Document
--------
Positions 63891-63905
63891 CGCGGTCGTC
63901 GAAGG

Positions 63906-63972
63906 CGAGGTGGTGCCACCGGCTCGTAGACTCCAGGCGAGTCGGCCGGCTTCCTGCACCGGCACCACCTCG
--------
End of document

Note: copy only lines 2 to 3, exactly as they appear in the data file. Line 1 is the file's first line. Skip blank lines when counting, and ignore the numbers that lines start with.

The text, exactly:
63891 CGCGGTCGTC
63901 GAAGG